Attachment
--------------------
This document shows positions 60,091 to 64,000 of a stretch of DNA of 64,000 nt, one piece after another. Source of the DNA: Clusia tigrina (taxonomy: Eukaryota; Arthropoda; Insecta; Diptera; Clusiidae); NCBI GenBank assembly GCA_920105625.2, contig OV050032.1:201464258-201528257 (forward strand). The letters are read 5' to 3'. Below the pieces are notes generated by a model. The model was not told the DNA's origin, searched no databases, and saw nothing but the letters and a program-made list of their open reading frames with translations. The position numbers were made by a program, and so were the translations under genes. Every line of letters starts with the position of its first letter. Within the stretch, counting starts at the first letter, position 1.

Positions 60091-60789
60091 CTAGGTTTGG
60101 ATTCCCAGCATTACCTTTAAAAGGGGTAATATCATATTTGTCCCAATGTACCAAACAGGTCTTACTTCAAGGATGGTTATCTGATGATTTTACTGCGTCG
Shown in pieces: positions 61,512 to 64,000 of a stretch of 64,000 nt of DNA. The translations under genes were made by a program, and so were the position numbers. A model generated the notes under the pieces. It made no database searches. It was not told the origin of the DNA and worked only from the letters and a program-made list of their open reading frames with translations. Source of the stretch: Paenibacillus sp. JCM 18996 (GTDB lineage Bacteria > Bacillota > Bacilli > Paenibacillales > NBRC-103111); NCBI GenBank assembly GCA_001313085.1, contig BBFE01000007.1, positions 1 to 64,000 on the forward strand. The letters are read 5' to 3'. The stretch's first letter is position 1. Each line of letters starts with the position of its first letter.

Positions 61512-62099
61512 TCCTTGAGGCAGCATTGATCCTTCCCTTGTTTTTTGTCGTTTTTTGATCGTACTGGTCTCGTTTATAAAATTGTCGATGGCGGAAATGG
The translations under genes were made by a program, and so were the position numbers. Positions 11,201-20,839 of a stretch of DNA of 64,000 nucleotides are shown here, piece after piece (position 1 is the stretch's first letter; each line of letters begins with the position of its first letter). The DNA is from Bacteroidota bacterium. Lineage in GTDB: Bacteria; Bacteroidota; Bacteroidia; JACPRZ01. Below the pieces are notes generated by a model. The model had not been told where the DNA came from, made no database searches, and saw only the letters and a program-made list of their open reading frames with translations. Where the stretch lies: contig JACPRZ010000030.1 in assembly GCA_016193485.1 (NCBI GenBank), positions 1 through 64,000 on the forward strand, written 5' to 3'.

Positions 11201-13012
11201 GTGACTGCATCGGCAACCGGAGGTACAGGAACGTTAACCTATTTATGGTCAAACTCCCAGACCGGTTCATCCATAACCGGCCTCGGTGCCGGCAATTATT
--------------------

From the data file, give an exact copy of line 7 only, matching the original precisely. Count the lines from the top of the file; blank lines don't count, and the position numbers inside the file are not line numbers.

61512 TCCTTGAGGCAGCATTGATCCTTCCCTTGTTTTTTGTCGTTTTTTGATCGTACTGGTCTCGTTTATAAAATTGTCGATGGCGGAAATGG